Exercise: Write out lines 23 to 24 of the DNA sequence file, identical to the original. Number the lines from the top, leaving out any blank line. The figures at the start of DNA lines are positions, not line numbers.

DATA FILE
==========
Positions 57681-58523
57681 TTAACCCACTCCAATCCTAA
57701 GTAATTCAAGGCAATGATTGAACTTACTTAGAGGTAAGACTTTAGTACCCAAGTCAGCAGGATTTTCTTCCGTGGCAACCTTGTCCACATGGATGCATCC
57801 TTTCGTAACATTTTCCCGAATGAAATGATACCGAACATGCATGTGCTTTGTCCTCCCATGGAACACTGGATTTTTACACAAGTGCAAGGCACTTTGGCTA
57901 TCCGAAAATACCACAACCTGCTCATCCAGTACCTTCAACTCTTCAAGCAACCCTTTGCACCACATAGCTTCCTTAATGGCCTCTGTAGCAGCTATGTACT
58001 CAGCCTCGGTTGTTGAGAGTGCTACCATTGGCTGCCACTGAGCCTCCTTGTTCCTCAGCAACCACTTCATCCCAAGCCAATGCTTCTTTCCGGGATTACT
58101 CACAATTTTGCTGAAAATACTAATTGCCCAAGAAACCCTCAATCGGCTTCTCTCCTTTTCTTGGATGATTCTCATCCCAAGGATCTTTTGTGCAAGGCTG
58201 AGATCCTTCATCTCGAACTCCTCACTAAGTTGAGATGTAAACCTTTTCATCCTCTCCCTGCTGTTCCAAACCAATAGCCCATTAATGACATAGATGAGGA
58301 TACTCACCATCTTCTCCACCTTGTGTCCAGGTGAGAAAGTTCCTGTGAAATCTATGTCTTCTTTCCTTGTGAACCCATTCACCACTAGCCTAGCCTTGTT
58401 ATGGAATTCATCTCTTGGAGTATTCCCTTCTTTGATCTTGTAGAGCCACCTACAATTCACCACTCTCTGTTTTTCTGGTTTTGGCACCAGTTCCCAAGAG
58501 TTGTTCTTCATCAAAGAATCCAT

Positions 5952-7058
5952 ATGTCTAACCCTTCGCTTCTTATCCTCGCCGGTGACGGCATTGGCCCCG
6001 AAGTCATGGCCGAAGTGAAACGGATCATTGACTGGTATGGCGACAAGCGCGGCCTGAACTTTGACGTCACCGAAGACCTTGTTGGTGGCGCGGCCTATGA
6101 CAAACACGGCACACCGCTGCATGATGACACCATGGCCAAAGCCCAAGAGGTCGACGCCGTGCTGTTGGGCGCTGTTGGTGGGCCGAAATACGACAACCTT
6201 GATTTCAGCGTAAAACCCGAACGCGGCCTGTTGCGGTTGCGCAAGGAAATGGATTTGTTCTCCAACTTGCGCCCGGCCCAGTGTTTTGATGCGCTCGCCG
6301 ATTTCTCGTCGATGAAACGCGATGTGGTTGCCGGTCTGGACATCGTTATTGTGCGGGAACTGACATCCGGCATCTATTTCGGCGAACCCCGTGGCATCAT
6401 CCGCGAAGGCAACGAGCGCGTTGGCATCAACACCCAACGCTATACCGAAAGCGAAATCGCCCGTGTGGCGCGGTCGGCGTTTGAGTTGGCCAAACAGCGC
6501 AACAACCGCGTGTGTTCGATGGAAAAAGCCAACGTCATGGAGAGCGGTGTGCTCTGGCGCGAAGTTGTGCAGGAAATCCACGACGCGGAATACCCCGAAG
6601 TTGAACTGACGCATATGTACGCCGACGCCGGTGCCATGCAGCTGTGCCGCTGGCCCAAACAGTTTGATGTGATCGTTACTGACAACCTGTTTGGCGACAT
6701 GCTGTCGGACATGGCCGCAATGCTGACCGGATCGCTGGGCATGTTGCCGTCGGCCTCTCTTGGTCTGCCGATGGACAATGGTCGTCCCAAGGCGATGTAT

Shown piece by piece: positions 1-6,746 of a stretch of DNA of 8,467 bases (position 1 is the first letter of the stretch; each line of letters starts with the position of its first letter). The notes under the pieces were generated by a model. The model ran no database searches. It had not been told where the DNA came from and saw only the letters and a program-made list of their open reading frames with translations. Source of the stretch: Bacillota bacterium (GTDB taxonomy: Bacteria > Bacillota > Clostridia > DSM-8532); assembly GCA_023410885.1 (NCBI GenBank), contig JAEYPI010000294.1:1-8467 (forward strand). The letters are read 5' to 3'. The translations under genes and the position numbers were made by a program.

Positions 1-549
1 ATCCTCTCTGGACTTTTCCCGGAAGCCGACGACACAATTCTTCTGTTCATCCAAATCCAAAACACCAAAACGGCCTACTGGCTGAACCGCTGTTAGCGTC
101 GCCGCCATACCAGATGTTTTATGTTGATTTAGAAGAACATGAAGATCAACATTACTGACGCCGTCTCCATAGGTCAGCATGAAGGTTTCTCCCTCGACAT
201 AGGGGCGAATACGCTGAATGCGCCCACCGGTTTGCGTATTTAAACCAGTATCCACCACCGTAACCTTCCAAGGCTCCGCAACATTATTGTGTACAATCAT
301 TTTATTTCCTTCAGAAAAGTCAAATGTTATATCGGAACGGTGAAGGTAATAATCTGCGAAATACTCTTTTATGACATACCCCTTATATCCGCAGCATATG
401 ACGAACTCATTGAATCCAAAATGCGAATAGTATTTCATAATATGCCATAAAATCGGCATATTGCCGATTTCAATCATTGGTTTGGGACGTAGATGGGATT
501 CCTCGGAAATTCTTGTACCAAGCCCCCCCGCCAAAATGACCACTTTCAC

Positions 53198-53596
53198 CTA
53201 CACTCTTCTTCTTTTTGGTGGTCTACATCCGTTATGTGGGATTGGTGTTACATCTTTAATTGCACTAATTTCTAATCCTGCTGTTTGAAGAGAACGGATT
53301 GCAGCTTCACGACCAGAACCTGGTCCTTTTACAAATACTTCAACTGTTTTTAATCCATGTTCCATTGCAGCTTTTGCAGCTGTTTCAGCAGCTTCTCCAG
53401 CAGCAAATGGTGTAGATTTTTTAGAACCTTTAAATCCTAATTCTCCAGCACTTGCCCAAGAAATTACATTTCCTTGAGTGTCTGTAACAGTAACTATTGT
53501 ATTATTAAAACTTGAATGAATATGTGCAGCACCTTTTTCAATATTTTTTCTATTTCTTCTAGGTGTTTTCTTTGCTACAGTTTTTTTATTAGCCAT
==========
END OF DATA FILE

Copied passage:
Positions 1-549
1 ATCCTCTCTGGACTTTTCCCGGAAGCCGACGACACAATTCTTCTGTTCATCCAAATCCAAAACACCAAAACGGCCTACTGGCTGAACCGCTGTTAGCGTC